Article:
The cones of Juniperus species, functionally analogous to angiosperm fleshy fruits [26], are intensively consumed by lizards. J. phoenicea is mainly considered a bird-dispersed species [27, 28] and Traveset [29] mentions that it is an endozoochorous plant species. Salvador [30] and Sáez & Traveset [31] showed that the Balearic lizard eats the fruits of J. phoenicea. Additionally, Pérez-Cembranos et al. [15] showed that seeds of J. phoenicea are currently present in scats from P. lilfordi of Cabrera. It is also known that the sister species of the Balearic lizard, the Ibiza Wall lizard, Podarcis pityusensis, is the main seed disperser of J. phoenicea in some populations [32]. Thus, this food item is not uncommon in the diet of lizards from the Balearic Islands. The uncommon fact is the strong intensity of consumption observed during August 2020 in Cabrera Island. In this way, the inclusion of two samples from a single locality of Cabrera Island, the scat pile, led to a dramatic change in the overall summer diet of the Balearic lizard, with a dominance of one plant species and a single prey item, terrestrial Isopoda.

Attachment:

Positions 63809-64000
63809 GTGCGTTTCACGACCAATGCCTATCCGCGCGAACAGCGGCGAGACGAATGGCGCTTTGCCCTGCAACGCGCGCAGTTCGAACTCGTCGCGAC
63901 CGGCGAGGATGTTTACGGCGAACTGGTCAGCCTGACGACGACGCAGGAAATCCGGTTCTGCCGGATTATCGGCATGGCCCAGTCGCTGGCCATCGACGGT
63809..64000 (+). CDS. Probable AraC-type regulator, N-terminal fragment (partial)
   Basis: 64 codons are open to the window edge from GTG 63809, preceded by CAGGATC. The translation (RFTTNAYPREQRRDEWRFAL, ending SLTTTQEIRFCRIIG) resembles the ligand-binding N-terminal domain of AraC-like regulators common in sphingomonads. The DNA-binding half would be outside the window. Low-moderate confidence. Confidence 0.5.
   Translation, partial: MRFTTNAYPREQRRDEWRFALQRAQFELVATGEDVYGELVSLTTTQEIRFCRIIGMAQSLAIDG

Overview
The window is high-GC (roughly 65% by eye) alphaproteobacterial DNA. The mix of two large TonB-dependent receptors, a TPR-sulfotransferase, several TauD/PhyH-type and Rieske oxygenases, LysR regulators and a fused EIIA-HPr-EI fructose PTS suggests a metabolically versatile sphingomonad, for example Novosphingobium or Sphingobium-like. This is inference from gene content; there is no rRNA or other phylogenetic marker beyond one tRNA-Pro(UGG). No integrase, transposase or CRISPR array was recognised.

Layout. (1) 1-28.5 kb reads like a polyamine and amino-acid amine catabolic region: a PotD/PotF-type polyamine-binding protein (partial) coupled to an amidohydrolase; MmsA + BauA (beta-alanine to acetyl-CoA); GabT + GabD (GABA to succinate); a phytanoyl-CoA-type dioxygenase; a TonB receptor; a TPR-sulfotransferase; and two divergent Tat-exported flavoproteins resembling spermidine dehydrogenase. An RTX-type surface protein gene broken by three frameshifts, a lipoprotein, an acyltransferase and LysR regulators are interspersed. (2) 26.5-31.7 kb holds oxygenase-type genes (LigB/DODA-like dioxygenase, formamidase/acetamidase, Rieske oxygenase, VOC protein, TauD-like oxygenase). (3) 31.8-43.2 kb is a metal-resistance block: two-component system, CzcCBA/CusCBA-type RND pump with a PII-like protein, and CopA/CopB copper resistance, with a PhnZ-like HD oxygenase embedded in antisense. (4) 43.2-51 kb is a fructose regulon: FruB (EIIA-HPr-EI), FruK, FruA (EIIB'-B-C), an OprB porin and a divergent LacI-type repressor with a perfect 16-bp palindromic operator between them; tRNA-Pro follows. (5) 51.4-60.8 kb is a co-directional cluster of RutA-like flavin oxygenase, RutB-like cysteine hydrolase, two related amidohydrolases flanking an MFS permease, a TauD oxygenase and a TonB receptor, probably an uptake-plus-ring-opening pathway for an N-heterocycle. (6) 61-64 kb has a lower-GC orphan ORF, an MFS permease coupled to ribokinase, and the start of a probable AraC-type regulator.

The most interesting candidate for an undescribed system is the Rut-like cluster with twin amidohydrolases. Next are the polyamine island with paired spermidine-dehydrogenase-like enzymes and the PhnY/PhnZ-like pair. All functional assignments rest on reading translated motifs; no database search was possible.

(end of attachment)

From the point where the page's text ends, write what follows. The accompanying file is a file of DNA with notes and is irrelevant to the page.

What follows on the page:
In all populations of the Balearic lizards surveyed during last 30 years, we observed a random distribution of scats only slightly concentrated in small rock crevices, but never in a number higher than four or five faeces [13, 23]. Surprisingly, our observations from 2020 in Cabrera Island showed an extraordinary concentration of scats in a particular location, the edge of a track to a lighthouse in the Western part of the island (Fig. 2). Thus, our data show that free-living Balearic lizards form scat piles in some locations, at least in Cabrera Island. This extraordinary accumulation of scats in a single site consisted almost exclusively of seeds of a single plant species. This is probably the consequence of an intense foraging of several individual lizards on a few nearby plants with ripening fruits.

As we argued above, scat-piling was the result of the foraging activity of several individual lizards. Social foraging is not uncommon on abundant food items, where multiple lizards feed simultaneously [33, 34]. In the Balearic lizards we have several observations of aggregations of lizards around food resources, as it was observed in Aire Island [13]. Therefore, it is not difficult to imagine the concentration of numerous lizards in one or more junipers with ripe fruits and the intense collective exploitation of this food resource during several consecutive days. What is no longer so evident is the reason why many individuals deposited their faeces on a small area, leading to the formation of a scat pile. The place occupied by the scat pile can be particularly favorable as a place for thermoregulation [35] and/or, as a rocky refuge, close to a temporarily abundant food resource. In well-studied lizard species of the genus Egernia, scat-piling is a common behavior, with the accumulation of scats close to basking sites [17, 20]. In some species, as Egernia cunninghami, an accumulation of 40–50 scats was recorder [17]. But we do not know any species where scat piles can accumulate hundreds of faeces in a single spot, as we recorded in Cabrera Island.